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Strategic Quality Competition and the Porter Hypothesis

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  • Francisco J. André

    ()
    (Department of Economics, Universidad Pablo de Olavide)

  • Paula González

    ()
    (Department of Economics, Universidad Pablo de Olavide)

  • Nicolás Porteiro

    ()
    (Department of Economics, Universidad Pablo de Olavide)

Abstract

In this paper we provide a theoretical foundation for the Porter hypothesis in a context of quality competition. We use a duopoly model of vertical product differentiation where firms simultaneously choose the environmental quality of the good they produce (which can be either high or low) and, afterwards, engage in price competition. In this simple setting, we show that a Nash equilibrium of the game with low quality could be Pareto dominated by another strategy profile in which both firms produce the high environmental quality good. We then show how, in this case, the introduction of a penalty to any firm that produces the low environmental quality can result in an increase in both firms' profits. The impact of the policy on consumers depends on the effect of a quality shift on the cost structure of firms.

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File URL: http://www.upo.es/serv/bib/wps/econ0703.pdf
File Function: First version, 2007
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Bibliographic Info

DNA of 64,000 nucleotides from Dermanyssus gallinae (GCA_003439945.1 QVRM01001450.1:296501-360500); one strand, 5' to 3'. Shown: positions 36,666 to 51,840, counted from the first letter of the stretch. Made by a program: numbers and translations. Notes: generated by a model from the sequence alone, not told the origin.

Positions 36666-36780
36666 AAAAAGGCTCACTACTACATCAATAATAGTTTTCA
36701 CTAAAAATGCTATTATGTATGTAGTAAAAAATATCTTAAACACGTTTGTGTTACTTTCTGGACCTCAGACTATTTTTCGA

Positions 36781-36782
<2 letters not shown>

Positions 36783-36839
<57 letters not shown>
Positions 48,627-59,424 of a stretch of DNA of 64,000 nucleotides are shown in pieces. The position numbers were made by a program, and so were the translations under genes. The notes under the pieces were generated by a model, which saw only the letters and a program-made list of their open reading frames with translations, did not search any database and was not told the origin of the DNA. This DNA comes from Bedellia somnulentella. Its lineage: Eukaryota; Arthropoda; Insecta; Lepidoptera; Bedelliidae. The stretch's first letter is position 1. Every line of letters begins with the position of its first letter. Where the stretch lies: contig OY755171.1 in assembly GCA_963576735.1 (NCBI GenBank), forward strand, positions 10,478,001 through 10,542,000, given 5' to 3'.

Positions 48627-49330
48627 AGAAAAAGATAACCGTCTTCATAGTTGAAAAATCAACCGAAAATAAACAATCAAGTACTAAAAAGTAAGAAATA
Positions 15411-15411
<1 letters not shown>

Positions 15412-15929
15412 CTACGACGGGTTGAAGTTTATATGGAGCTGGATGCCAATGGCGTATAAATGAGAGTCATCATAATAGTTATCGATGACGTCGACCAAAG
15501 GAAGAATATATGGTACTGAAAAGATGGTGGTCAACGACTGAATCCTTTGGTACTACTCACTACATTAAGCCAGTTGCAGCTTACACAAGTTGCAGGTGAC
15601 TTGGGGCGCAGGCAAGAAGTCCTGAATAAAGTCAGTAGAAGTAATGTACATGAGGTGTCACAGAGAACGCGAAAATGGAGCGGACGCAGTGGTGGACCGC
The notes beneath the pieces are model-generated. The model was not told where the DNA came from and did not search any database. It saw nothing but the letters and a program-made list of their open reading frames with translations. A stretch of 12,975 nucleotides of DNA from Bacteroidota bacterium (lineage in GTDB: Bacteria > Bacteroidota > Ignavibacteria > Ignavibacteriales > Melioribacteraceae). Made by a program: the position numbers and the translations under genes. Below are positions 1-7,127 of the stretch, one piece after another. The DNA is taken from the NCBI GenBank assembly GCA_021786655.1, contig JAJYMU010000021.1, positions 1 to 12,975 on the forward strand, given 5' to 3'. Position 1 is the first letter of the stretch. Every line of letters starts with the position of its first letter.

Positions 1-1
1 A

Paper provided by Universidad Pablo de Olavide, Department of Economics in its series Working Papers with number 07.03.

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Length: 27 pages
Date of creation: Feb 2007
Date of revision:
Handle: RePEc:pab:wpaper:07.03

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Keywords: environmental quality; vertical differentiation; prisoner's dilemma; environmental regulation; Porter hypothesis.;

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  1. Crampes, C. & Hollander, A., 1991. "Duopoly and Quality Standards," Cahiers de recherche 9128, Universite de Montreal, Departement de sciences economiques.
  2. Dastidar, Krishnendu Ghosh, 1995. "On the Existence of Pure Strategy Bertrand Equilibrium," Economic Theory, Springer, vol. 5(1), pages 19-32, January.
  3. Feichtinger, G. & Hartl, R.F. & Kort, P.M. & Veliov, V., 2003. "Environmental Policy, the Porter Hypothesis and the Composition of Capital: Effects of Learning and Technological Progress," Discussion Paper 2003-61, Tilburg University, Center for Economic Research.
  4. Xepapadeas, A. & Zeeuw, A.J. de, 1998. "Environmental Policy and Competitiveness: The Porter Hypothesis and the Composition of Capital," Discussion Paper 1998-38, Tilburg University, Center for Economic Research.
  5. Don Fullerton, 2001. "A Framework to Compare Environmental Policies," NBER Working Papers 8420, National Bureau of Economic Research, Inc.
  6. C. Lombardini-Riipinen, 2005. "Optimal Tax Policy under Environmental Quality Competition," Environmental & Resource Economics, European Association of Environmental and Resource Economists, vol. 32(3), pages 317-336, November.